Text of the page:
A Newcastle-based food tech manufacturer is ramping up production of its pioneering sanitisation systems to meet a huge increase in demand with the support of Lloyds Bank.

Biofresh Group Ltd, which is headquartered in Stocksfield, Northumberland and has production facilities in Gateshead and Huddersfield, has seen orders for the equipment rise more than ten-fold since the beginning of March as public health organisations and businesses across the UK and Europe tackle the pandemic.

The products, designed to disinfect a range of internal settings from care homes, hospitals and ambulances to hotels, schools and public transport, emit a high concentration of ozone gas that decomposes to ordinary oxygen on release – a reaction which completely decontaminates the air and all surfaces.

The company was founded in 2003 to commercialise discoveries made by academics at Newcastle University’s School of Biology and employs 20 people.

Biofresh Group says the Covid-19 pandemic turned the firm on its head. Sales of products designed to keep food produce fresh, which previously constituted 90 per cent of the business, fell sharply and orders of its sanitisation systems rocketed.

The business sought the help of Lloyds Bank to secure a £160k Coronavirus Business Interruption Loan Scheme (CBILS) loan so it could shift its manufacturing model and acquire the raw materials to quickly ramp-up production of its Cubo3 sanitisation product, as cashflow dried up.

Jonathan Caisley, founder and managing director, Biofresh Group Ltd, said: “Our company changed completely, almost overnight. Our new customers from the UK and across Europe needed sanitisation systems quickly and there was simply no time for a period of readjustment. We had to respond immediately to be able to build the products and protect the future of our business.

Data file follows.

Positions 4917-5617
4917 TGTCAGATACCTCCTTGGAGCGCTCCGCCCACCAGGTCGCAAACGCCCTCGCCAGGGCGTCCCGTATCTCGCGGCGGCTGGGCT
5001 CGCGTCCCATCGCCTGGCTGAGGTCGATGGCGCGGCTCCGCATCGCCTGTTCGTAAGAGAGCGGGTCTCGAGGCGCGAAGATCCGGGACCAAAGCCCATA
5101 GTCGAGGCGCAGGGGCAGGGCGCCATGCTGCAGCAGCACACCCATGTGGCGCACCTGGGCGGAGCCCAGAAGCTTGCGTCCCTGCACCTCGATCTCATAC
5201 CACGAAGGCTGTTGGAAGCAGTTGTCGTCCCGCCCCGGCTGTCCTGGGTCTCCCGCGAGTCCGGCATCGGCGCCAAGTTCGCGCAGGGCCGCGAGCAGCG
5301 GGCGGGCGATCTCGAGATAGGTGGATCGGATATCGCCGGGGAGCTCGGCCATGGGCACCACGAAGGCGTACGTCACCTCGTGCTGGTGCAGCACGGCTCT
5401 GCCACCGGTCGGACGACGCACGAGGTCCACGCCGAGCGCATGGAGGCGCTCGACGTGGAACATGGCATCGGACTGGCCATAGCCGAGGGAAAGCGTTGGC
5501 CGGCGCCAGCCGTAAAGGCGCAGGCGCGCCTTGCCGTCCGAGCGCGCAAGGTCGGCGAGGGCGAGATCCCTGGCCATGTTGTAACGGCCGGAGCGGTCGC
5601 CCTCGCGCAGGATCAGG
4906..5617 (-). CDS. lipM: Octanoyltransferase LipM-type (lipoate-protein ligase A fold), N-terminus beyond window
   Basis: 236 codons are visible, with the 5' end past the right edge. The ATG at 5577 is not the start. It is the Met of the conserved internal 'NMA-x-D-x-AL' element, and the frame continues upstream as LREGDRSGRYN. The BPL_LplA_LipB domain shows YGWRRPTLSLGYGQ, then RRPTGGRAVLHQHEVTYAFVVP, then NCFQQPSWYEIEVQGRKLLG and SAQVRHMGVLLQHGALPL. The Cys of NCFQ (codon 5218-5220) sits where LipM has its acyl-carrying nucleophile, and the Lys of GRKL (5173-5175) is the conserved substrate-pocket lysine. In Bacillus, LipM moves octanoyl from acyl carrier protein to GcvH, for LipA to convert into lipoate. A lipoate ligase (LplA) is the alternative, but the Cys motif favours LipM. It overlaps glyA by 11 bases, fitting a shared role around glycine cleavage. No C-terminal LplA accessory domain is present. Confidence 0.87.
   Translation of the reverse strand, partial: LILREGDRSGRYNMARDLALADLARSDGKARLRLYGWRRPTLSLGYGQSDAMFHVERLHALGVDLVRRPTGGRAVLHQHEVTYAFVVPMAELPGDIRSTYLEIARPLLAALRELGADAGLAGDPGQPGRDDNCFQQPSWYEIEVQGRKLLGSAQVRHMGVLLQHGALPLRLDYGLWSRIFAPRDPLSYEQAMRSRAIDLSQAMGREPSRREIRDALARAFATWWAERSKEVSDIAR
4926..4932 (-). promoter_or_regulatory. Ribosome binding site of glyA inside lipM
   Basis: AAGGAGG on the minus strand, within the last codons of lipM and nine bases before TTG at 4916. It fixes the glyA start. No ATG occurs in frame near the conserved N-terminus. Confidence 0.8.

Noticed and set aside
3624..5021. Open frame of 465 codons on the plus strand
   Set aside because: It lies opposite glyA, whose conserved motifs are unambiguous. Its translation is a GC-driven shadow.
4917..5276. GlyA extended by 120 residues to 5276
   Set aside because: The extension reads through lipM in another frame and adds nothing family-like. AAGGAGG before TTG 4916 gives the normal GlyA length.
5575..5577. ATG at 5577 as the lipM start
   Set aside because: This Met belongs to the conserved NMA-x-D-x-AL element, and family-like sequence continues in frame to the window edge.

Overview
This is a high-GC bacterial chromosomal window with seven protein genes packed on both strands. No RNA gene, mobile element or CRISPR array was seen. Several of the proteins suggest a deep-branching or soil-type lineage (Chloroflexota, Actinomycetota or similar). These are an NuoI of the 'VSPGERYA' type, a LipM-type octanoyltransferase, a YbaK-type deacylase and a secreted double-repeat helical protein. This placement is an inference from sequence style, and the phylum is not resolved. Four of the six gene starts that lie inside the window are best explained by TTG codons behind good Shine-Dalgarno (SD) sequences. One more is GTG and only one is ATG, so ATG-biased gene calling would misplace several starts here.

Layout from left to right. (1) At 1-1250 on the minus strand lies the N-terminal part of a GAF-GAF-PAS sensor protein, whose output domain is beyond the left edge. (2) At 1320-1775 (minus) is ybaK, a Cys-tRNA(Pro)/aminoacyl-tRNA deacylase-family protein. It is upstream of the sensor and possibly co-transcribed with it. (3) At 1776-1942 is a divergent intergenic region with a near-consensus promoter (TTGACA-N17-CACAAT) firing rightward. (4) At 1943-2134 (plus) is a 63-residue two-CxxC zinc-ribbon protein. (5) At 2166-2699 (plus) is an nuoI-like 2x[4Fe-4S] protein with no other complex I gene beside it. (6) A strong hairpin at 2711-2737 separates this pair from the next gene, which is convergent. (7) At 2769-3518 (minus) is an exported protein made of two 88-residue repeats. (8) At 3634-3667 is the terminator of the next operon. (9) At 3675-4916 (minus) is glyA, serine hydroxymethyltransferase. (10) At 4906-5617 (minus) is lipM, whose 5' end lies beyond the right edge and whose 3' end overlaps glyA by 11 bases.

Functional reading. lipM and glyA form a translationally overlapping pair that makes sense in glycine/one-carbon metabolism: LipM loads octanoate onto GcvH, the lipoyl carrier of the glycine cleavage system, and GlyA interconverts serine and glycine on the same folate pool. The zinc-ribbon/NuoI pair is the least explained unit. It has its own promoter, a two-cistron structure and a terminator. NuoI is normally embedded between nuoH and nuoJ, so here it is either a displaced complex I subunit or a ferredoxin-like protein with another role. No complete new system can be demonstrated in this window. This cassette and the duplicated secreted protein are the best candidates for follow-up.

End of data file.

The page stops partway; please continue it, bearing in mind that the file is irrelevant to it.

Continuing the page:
“The problem we faced was this meant making fundamental changes to how we operate, from essentially building low volume, high value machines, to large numbers of lower cost products, much quicker. The Lloyds Bank team understood that a delay of a couple of weeks would have had a fatal impact for the business and were fantastic in working to get the funding through in a matter of days.”

Chris Middleton, relationship manager at Lloyds Bank, said: “When Jonathan and his team got in touch with us, we knew time was of the essence. Not only did the business need to buy-in the materials to guarantee supply to its customers, it had to be in a position to pay its suppliers quickly.

“These innovations will go a long way to helping organisations in the UK and across the continent keep people safe and we look forward to continue supporting the business as it makes a meaningful difference.”